Figure 2. JAK-STAT signaling pathways in IBD. Multiple combinations with JAK proteins and STAT proteins are determined depending on the cytokines and their cognate receptors. Each cytokine family playing a key role in IBD pathogenesis is divided into two classes. JAK, janus kinase; STAT, signal transducer activator and activation of transcription; IL, interleukin; GM-CSF, granulocyte-macrophage colony-stimulating factor; IFN, interferon.

Various inflammatory cytokines are linked to the pathological effects of IBD through JAK proteins [47]. Thus, therapy inhibiting JAK may block multiple proinflammatory cytokine signaling pathways in IBD, unlike therapy targeting cytokines or cytokine receptors. Currently, several JAK inhibitors are being evaluated for the treatment of IBD patients, and one of them, tofacitinib, has already been approved for active UC patients [48] (Table 1). Tofacitinib is a strong selective inhibitor of JAK3 and JAK1 and has modest selectivity for JAK2 and TYK2 [49][50]. It can mainly block proinflammatory cytokines (IL-2, IL-4, IL-7, IL-9, IL-15, and IL-21) by inhibiting JAK1/3 and modulating other cytokines that use JAK2 and TYK2. Other JAK inhibitors are being developed in clinical trials, including peficitinib and TD-1473 as pan-JAK inhibitors [51][52], and filgotinib and upadacitinib with selectivity for JAK1 [53][54]. Although these JAK inhibitors target specific JAKs, higher doses could lead to off-target binding or immunosuppressive adverse effects [55]. Therefore, we could alternatively consider phytochemicals, which can modulate JAK pathways in IBD, with fewer side effects than synthetic chemical drugs for the management of adverse processes related to JAK inhibition.

2.2. STAT Family of Proteins and STAT Inhibitors

The signal transducer and activator of transcription (STAT) family, which is a critical transcription factor that mediates cytokine-driven signaling, has been actively investigated in IBD pathology [56]. The STAT protein family is composed of seven proteins: STAT1, STAT2, STAT3, STAT4, STAT5A, STAT5B, and STAT6 [57]. Increased expression and activation of STAT1 has been reported in active IBD patients [56][58]. However, the function of STAT1 depends on the cell type in IBD; it is pro-inflammatory in lymphocytes and anti-inflammatory in macrophages/intestinal epithelial cells [59][60]. The phosphorylation of STAT1 is mediated by JAK1/JAK2 or JAK1/TYK2 and has fundamental relevance to signaling via the IFN-γ and related family of receptors [46][61]. STAT1 is also known to be activated by gp130 and γC family receptors [62].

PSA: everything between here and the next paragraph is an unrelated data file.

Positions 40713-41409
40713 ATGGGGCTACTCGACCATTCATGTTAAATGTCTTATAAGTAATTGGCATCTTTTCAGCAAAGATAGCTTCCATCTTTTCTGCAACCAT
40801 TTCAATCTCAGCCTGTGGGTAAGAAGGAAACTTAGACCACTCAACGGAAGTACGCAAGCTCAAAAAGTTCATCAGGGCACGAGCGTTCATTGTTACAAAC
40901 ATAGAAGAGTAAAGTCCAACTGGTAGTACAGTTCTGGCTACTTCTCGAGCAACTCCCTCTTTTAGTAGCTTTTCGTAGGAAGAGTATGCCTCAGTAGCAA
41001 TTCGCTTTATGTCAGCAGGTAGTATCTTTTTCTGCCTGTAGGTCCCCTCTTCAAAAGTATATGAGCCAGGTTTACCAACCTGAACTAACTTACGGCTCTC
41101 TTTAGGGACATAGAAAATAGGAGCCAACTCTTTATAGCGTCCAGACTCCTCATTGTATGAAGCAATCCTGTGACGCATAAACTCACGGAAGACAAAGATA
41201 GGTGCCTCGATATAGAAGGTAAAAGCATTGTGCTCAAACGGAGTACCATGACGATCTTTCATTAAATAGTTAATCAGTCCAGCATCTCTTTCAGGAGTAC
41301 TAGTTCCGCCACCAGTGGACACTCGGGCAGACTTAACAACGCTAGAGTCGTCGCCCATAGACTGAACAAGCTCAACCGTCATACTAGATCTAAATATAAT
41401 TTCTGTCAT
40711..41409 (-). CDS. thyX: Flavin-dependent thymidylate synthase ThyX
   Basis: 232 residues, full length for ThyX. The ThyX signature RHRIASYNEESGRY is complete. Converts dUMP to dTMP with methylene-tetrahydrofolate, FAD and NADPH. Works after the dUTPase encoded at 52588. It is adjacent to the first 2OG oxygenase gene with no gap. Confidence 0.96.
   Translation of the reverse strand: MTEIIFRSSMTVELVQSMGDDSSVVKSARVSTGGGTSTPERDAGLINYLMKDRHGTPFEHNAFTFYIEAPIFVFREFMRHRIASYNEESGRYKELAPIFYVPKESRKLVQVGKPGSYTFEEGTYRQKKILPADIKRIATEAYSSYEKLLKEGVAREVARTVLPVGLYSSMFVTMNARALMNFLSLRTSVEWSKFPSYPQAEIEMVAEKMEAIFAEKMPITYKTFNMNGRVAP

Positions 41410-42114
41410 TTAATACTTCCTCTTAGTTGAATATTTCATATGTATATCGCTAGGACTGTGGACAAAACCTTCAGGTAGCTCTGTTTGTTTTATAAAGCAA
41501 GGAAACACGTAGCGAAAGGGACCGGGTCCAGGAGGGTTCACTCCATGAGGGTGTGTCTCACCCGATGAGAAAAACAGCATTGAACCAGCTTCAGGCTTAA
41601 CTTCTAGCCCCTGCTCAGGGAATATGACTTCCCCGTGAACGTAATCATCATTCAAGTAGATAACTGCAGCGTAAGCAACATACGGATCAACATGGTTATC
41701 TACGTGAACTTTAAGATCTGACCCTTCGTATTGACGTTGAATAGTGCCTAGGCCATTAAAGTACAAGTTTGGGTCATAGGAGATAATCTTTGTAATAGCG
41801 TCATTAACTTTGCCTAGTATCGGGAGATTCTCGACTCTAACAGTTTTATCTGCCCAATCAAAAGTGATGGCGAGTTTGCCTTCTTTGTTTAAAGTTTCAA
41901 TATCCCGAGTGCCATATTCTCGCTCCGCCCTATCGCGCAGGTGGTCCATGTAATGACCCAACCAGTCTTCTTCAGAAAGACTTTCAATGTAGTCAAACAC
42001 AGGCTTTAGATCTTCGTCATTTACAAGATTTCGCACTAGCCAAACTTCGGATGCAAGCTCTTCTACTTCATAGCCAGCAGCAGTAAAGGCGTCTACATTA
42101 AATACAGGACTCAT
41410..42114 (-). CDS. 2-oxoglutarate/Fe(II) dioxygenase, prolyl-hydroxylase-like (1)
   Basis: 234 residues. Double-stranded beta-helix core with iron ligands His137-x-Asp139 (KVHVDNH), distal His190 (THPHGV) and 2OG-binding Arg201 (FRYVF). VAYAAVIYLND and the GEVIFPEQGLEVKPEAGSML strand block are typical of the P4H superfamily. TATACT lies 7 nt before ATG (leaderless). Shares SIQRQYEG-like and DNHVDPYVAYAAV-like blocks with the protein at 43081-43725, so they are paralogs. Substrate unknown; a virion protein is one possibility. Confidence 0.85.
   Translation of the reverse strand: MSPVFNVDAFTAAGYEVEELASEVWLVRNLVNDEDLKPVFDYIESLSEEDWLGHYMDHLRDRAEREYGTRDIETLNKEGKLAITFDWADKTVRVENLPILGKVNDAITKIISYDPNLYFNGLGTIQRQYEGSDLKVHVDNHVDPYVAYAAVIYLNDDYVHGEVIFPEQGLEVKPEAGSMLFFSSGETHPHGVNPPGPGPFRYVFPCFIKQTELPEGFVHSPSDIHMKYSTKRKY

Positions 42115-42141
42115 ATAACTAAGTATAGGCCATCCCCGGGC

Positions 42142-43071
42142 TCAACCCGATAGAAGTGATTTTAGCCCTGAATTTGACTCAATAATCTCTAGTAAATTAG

STAT2 is mostly involved in type I interferon (IFN-α and IFN-β) [63]. Although STAT2 has been less studied in IBD pathology compared to other STAT proteins, STAT2 has been suggested to be downregulated in IBD [56].

STAT3 has been well studied to have a fundamental role in IBD. STAT3 is phosphorylated by JAK1, JAK2, or TYK2 activated via signaling of the gp130 family of cytokines (IL-6 and IL-11) or IL-10 family members such as IL-10 and IL-22 [64]. Several studies have reported that the expression and phosphorylation of STAT3 are increased in IBD [65][66]. In addition, downregulation of STAT3 has been shown to improve disease severity in a murine model of colitis [67][68]. The IL-6-STAT3 signaling is involved in the proliferation of lamina propria T cells and blocking of these attenuates chronic intestinal inflammation in experimental colitis [69]. However, similar to STAT1, STAT3 is known to play a role in both pro- and anti-inflammatory effects. STAT3, which is activated by cytokines such as IL-22 and IL-10, plays a protective role in IBD. IL-22 has been reported to induce wound healing, resulting in epithelial regeneration [70][71][72]. STAT3 phosphorylation by IL-10, which is produced in a wide range of innate leukocytes (macrophages, neutrophils, and dendritic cells), might play a role in preventing the disease in experimental colitis models [73][74]. Taken together, STAT3 promotes pro-inflammatory signals in acquired immune cells in IBD, whereas its role in innate immune cells is the suppression of colitis by enhancing mucosal protection.